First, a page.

BUSINESSES, police and BCP Council are uniting to tackle antisocial behaviour and shoplifting in Bournemouth, Christchurch, and Poole.

Three of the area's business improvement districts (BIDs) are leading the new conurbation-wide 'Against Business Crime' partnership.

The project is supported by Dorset Police, Dorset Crime Commissioner David Sidwick, and the BCP Council - who are all stakeholders in The Business Crime Reduction Partnership.

Organisers say it will be a 'game-changer' in tackling rising levels of theft, verbal and physical abuse and antisocial behaviour – all key issues impacting businesses which are going significantly underreported due to frustration with a perceived lack of response.

Bournemouth Town Centre BID chief operating officer Paul Kinvig said: "We believe this will be a game-changer for our levy payers and the town centre more generally because safety and security are by far the biggest issues."

All BID member businesses and other businesses who wish to sign up for the scheme will have access to a cloud-based crime reporting platform.

Here, incidents and potential threats can be logged, alerting members with updates on local crime trends and emerging issues, including specific updates on more prolific repeat offenders.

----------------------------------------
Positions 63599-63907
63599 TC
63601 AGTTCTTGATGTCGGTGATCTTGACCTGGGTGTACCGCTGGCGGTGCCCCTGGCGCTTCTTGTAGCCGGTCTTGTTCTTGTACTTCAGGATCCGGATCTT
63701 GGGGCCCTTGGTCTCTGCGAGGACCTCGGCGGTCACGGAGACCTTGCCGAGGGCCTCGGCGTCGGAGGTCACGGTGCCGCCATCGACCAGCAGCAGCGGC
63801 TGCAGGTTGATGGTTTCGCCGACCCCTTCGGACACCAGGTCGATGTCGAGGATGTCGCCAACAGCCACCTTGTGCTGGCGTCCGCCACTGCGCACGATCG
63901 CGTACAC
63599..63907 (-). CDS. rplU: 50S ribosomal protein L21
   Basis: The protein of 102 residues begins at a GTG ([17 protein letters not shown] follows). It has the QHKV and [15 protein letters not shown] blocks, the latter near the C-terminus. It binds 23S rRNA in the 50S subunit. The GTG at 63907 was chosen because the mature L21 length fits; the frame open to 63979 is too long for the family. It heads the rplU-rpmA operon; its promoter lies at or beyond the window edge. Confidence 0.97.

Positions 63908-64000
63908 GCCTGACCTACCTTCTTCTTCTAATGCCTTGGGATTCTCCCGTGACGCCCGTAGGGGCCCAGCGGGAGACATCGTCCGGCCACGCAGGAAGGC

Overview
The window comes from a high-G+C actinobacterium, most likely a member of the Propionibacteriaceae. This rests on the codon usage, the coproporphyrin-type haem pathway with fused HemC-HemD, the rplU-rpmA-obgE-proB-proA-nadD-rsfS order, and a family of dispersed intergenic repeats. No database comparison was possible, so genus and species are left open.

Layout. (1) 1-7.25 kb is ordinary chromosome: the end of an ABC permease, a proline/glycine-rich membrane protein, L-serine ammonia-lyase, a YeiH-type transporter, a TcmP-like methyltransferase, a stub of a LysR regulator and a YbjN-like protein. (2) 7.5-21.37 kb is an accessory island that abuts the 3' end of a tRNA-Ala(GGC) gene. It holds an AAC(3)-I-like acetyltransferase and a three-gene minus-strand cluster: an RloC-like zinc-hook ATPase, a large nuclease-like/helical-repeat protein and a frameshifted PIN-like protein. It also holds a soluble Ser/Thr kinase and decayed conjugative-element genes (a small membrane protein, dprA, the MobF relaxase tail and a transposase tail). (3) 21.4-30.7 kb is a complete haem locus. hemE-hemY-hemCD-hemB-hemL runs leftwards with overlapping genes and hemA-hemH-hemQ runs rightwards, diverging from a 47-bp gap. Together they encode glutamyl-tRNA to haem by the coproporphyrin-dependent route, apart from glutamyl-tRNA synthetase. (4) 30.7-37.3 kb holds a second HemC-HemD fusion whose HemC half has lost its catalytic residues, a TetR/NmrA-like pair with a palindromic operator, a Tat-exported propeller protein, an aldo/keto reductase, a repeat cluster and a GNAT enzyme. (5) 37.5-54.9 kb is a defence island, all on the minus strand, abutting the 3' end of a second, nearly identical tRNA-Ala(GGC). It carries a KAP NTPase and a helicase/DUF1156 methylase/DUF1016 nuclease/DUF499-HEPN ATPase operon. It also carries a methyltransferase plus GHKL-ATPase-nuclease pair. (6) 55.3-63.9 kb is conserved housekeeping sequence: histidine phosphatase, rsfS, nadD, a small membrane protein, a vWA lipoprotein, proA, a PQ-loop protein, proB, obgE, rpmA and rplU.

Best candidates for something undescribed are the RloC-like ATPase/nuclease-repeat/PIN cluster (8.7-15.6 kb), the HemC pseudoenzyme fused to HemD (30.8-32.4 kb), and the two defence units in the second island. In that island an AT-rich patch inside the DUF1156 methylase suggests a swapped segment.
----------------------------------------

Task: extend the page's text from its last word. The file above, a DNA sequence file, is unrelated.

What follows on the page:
UK Partners Against Crime will collate the information gathered, aiming to reveal hotspots, high-risk times of day, and patterns of repeat offenders.

Sophie Sajic, head of public protection at BCP Council, said: "We are really pleased to support this new initiative to encourage reporting and proactive enforcement of issues in our town centres. We will work closely with the BIDs, Dorset Police, and businesses to take appropriate action."

A clearer picture of the scale and nature of the issues could also help Dorset Police lobby for improved funding.

Additionally, BID member businesses will have access to a 'Business Crime Liaison Officer' (BCLO) who will be on hand to help with the signing up process and offer training.

Dorset Police and Crime Commissioner David Sidwick added: "Business crime is not a victimless offence, and since I came to the office, I have heard from business owners how serious and damaging incidents of shoplifting can be, especially when staff are abused or attacked.

"It is only by working together and sharing intelligence that we can truly tackle the crimes our business communities across Dorset face. Shoplifters prey on our communities, and by working together, we will bring more of them to justice and make our shops and streets safer."